Suspect In Dallas Zoo Monkey-Napping Was Behind Other Animal Disappearances, And Says He’ll Do It Again
03 May 2021, Saxony-Anhalt, Magdeburg: A Caesarean tamarin cub sits on the back of an older animal in the group at Magdeburg Zoo.
(Klaus-Dietmar Gabbert/picture alliance via Getty Images)

The man charged with stealing a pair of monkeys from the Dallas Zoo is also behind the other animal escapes, and he says he’ll do it again.

According to police affidavits obtained by the Dallas Morning News, the suspect, 24-year-old Davion Irvin, said he was behind at least three of the four animal disappearances that took place in January. The suspect also said flatly that if he is released, he will attempt to take more animals. Irvin is charged with multiple counts of animal cruelty for stealing the monkeys last week.

According to the police affidavits, Irvin was asking obscure questions about various animals on display at the zoo, and how they are moved around. “Where do y’all get the monkeys from and how do y’all shift them around?” he reportedly asked a zookeeper. The affidavits said that he asked the same questions about the zoo’s tigers.

Two days before he allegedly stole the emperor tamarins, he asked a zookeeper similar questions about them. “Where can [I] get one and how do y’all get them in at night?” Irvin reportedly asked a zookeeper on January 29, according to the affidavits. “How do you catch the birds and where do they go at night?” he said separately. The affidavits said that he wrote the zookeeper’s answers on a piece of tissue paper.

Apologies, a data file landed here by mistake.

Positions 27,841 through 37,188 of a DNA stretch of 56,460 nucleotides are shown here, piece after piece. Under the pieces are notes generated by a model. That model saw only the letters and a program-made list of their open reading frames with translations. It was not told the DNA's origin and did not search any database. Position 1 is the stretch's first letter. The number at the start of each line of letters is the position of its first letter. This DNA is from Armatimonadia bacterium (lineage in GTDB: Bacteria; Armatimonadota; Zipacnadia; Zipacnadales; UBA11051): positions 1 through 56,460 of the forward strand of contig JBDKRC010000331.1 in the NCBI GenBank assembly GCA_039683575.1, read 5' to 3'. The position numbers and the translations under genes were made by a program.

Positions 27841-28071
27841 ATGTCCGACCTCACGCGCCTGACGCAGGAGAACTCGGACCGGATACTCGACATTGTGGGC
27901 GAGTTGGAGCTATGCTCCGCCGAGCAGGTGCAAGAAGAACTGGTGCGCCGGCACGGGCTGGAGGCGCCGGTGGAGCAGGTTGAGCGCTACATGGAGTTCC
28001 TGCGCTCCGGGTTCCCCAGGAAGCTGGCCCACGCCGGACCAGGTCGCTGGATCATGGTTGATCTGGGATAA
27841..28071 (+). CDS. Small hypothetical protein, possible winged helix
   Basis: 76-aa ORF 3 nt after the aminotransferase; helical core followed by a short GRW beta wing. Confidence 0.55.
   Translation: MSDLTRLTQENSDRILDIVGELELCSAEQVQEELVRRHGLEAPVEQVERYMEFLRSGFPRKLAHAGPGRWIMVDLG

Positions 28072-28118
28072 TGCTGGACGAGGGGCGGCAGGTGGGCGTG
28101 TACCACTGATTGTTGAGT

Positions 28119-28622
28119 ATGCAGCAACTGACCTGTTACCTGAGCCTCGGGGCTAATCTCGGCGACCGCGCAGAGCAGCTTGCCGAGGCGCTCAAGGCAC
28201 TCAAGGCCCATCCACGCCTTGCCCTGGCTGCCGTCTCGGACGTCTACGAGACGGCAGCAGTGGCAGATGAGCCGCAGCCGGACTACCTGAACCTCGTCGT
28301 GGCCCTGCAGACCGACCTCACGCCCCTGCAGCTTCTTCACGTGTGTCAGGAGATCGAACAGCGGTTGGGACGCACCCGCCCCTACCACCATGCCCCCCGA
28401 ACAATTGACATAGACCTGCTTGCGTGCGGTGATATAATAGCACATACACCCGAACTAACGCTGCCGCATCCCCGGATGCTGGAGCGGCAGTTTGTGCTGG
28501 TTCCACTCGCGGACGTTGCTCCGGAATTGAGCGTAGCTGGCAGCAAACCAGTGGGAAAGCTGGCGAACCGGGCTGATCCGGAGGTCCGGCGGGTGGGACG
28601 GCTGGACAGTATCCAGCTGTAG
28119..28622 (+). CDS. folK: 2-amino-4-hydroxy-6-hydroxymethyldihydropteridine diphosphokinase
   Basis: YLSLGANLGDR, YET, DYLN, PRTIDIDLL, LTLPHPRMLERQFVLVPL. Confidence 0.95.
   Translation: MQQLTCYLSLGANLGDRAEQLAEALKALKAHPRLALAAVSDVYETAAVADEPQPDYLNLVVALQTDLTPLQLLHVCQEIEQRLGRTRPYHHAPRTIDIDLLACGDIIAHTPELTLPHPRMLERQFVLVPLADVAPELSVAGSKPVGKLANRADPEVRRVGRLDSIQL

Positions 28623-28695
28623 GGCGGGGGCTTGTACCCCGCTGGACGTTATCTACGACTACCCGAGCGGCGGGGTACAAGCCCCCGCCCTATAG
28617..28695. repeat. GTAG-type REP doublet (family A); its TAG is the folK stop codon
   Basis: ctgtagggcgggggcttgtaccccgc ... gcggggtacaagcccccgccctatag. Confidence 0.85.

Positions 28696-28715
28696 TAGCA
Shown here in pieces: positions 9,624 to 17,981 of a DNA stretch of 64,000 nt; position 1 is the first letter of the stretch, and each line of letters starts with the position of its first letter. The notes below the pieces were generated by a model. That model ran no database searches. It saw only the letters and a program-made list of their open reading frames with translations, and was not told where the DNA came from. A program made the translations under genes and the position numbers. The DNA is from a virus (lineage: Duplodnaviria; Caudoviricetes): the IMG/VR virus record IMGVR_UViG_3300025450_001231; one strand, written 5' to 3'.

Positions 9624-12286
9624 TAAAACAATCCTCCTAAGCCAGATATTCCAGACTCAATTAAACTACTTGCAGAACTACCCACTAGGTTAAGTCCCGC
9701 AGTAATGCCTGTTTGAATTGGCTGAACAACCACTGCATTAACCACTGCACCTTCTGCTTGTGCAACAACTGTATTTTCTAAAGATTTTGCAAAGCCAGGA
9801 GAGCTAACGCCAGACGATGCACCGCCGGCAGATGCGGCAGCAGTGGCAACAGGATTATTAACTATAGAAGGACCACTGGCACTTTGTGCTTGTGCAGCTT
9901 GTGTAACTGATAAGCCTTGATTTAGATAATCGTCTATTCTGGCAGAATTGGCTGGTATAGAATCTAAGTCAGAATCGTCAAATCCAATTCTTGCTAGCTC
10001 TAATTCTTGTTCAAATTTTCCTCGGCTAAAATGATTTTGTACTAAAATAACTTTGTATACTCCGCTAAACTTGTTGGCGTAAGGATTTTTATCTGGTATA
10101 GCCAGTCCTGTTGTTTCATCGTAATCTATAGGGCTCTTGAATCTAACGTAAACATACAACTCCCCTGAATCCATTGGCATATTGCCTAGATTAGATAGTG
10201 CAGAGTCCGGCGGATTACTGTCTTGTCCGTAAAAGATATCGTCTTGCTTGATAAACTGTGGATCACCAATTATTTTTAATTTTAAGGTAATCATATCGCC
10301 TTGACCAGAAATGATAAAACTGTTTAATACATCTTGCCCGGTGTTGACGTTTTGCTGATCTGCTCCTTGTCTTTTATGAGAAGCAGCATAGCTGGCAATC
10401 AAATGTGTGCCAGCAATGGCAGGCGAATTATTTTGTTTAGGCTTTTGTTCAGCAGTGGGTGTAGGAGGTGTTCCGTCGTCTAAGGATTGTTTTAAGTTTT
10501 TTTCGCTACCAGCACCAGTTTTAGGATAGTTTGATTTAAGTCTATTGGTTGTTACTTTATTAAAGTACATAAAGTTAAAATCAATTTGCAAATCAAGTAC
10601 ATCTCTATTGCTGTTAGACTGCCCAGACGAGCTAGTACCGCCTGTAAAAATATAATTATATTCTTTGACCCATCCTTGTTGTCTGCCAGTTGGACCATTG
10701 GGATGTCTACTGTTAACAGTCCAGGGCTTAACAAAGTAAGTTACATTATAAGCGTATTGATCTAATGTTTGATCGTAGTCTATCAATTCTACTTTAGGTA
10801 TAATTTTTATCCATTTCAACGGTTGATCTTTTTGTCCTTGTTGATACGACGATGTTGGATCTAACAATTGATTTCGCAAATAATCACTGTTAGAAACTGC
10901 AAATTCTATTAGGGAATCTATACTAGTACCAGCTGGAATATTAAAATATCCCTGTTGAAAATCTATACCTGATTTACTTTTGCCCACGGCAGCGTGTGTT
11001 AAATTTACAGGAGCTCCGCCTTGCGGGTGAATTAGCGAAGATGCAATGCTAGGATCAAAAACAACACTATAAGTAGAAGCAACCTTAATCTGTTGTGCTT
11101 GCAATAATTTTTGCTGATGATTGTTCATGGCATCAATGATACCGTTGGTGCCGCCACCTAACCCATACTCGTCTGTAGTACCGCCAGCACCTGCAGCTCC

He posed the same line of questions to another employee near the clouded leopard and langur monkey exhibit. “How do you handle them and are they aggressive?” he asked. Irvin is currently accused of cutting open the langur monkey enclosure, though none were taken.

Later on, Irvin was seen entering a staff-only area. He was asked to leave, and a zoo employee followed him around the zoo until he went home.

His first attempt came on January 13. Irvin reportedly told police that he entered the zoo with the intent to take the big cat, named Nova, “but could only manage to pet it” because she leapt to the top of her enclosure and he was “unable to retrieve it.” Then on the night of January 29, he waited until nightfall, then jumped a fence and headed for the emperor tamarin exhibit.

He then “cut the metal mesh, went through the door, cut the enclosure where the monkeys were in and took them.” He then boarded a light rail train and took them to the vacant home where they were eventually recovered.

Irvin also told police that he “loved animals,” and that he plans to return to the zoo and steal animals again if he is released from jail; he reportedly outlined his plans to police.

Police announced on Friday that they had arrested Irvin in connection with the disappearance of the emperor tamarins. The pair of emperor tamarins named Bella and Finn, were stolen early last Tuesday, but were found and returned the same day.

Police reportedly received a tip on social media that the suspect had been spotted at an abandoned home in nearby Lancaster. That house had caught the attention of neighbors because it had been previously broken into and animals had been found inside, the Dallas Morning News reported. Police responded to the tip and found the house unlocked and unoccupied. Officers found the tamarins, as well as several cats and pigeons, inside.

He is charged with six counts of animal cruelty, non-livestock. He is currently being held on several bonds totaling some $25,000.

The Daily Wire   >  Read   >  Suspect In Dallas Zoo Monkey-Napping Was Behind Other Animal Disappearances, And Says He’ll Do It Again